The Portuguese Doctor Frankenstein

Egas Moniz: Frankenstein or Mengele 3.0?

The crucial DATE on the above image is hard to discern.
It says: January 12 1989.

The cowardly, disproportionate reactions to one castration 70 years ago

The amount of attention given to one, possibly a few cases of castration in the 1950s is in absurd proportion to the attention given to atrocities taking place in the 21st century. The exaggerated amount of attention to this issue has everything to do with the involvement of the Catholic Church.

In very broad circles, it is bon ton to attack this religion for its past. People react to the revelations as if they are about things that happened only recently and/or there is a chance that they could happen again in the near future. Bizarre.

It is a bit tempting to contrast these castrations with the scant attention paid to even more serious genital mutilations 1) performed on girls today. Hundreds of thousands of girls worldwide fall prey to this expression of ultimate hatred against women.
However, the Catholic Church is completely eliminated as a power factor. I will therefore leave it at this reference to the very existence of genital mutilation of girls. Elaborating on it could come across as “islambashing” and that would undermine the strength of my argument.

What I want to emphasize here first and foremost how different the world in the West was only 70 years ago; On how many achievements stem from the past decades. Achievements that should therefore be defended extra vigorously instead of being relativized.

The image is of a Portuguese bank bill with Egas Moniz’s head on it.

The idea of calling him the Portuguese Doctor Frankenstein came to me thanks to the picture of this man on the wikipedia page on lobotomy.
That picture of the first Portuguese Nobel Prize winner (!) is very unflattering indeed.
The choice of it must have been prompted by the author(s) of the page to have very little sympathy for the man, to put it euphemistically.

Moniz was the big man behind these extremely crude “operations” on the brains of people with the most diverse disorders, that possibly took the lives of thousands and causing dramatic personality changes in tens of thousands.

Through the movie “One flew over the cuckoo’s nest,” the existence of the treatment has become more widely known, but the nature of the surgery itself has not.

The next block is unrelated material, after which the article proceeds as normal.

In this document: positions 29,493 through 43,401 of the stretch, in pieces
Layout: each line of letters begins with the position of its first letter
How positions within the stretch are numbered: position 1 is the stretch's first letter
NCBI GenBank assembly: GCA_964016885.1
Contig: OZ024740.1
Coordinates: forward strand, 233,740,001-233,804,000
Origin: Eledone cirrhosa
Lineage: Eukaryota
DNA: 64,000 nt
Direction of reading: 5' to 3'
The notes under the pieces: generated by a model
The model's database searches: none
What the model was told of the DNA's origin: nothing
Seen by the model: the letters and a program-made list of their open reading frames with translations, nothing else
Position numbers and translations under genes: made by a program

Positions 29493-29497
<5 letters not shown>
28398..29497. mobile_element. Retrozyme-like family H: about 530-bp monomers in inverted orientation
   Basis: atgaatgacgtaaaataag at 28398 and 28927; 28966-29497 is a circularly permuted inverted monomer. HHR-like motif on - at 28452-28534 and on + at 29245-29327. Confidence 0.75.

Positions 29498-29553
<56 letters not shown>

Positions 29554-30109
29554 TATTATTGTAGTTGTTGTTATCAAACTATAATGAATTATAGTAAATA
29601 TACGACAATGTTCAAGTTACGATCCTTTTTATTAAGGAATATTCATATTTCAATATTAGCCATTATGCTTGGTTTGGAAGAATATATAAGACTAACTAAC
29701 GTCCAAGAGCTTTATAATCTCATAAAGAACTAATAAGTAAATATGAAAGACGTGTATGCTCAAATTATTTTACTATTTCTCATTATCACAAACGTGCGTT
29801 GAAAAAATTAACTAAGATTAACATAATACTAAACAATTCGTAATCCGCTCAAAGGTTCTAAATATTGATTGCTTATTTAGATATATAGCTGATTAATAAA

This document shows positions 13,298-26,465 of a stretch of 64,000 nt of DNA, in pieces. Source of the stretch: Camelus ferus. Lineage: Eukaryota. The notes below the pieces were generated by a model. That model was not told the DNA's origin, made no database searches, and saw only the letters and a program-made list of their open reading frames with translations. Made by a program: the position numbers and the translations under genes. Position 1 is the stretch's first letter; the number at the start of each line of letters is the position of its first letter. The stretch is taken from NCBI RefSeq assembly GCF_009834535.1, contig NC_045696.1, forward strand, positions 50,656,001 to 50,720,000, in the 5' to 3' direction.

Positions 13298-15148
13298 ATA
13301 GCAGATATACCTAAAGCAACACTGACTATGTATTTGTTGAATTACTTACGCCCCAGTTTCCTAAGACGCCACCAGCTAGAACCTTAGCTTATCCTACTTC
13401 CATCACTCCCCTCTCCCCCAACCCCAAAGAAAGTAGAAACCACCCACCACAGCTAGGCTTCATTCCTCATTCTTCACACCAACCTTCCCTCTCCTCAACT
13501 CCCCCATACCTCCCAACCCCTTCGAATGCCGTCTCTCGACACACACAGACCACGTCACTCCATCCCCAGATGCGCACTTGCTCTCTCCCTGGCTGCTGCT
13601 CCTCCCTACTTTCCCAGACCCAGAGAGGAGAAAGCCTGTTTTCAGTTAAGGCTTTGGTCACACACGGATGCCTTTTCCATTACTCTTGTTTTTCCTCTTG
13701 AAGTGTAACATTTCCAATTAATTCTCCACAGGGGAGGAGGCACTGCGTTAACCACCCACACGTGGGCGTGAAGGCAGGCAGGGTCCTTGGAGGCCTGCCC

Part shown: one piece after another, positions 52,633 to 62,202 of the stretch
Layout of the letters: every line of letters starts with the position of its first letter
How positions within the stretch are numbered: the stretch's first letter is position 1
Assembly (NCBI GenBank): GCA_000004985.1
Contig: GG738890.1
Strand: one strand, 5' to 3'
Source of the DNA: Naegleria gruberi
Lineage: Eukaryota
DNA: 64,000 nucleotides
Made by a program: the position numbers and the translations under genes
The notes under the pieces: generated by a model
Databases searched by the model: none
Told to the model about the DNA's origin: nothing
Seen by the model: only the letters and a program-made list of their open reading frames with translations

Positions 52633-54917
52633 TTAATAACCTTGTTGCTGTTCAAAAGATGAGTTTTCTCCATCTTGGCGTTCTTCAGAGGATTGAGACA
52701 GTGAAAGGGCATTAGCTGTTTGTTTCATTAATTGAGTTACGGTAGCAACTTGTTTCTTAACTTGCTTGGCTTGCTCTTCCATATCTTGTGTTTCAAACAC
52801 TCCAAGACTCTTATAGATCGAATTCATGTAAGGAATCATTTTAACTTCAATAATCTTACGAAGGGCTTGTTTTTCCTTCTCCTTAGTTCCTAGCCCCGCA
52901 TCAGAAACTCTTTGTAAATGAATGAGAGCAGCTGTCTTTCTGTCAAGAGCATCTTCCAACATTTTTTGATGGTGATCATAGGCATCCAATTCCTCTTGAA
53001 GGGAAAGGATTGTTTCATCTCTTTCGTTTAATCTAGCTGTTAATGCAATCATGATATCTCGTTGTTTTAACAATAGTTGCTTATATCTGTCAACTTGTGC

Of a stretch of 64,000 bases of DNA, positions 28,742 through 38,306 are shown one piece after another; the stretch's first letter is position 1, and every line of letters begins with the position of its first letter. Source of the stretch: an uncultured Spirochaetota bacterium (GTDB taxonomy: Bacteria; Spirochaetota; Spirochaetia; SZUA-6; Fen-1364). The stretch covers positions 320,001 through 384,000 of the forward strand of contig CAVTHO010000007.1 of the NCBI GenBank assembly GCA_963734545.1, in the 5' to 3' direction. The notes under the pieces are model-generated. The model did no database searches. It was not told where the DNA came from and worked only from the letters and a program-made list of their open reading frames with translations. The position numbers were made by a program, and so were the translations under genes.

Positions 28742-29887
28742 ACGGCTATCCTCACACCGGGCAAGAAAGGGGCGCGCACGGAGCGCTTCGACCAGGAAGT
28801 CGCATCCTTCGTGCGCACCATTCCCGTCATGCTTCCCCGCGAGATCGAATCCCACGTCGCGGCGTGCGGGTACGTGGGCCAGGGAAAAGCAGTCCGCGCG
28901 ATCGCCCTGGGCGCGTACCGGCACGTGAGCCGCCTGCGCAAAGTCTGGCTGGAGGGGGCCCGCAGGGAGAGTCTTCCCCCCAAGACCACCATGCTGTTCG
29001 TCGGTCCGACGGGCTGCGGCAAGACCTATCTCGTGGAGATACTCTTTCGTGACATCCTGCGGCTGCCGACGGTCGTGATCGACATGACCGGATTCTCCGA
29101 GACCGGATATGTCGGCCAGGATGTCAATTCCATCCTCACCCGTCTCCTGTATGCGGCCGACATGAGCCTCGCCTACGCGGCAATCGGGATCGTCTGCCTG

Some of the surgery literally involved drilling a hole in the skull, then inserting a stick into the hole and poking around a bit in the frontal lobe of the victim’s brain 2).

According to that wikipedia page, the number of these treatments declined very much after 1960, but the banknote that the Portuguese provided with the image of their own “Frankenstein” dates from 1989.

Western civilization has ancient roots in Judaism, Christianity, enlightenment and emancipation but some of its elements that are perceived as a natural part are of recent date.

Those elements deserve extra protection rather than relativizations, whether or not through the roundabout route of magnifying -extremely disgusting- Catholic excesses from 50, 60 or 500 years ago.

This is a translated and updated version of a text I wrote on the site
That site can still be consulted but is not updated since July 2014.
Here I explain (in Dutch) my motives and why it is
easy to misunderstand the URL.
Crucial part of my motive came from the murder of Theo van Gogh.


  1. The male equivalent of the pharaonic “circumcision” is more invasive than castration; it is better compared to being made a eunuch.
  2. I base this partly on the lectures on “physiological psychology” that I took in the first year of my psychology studies.

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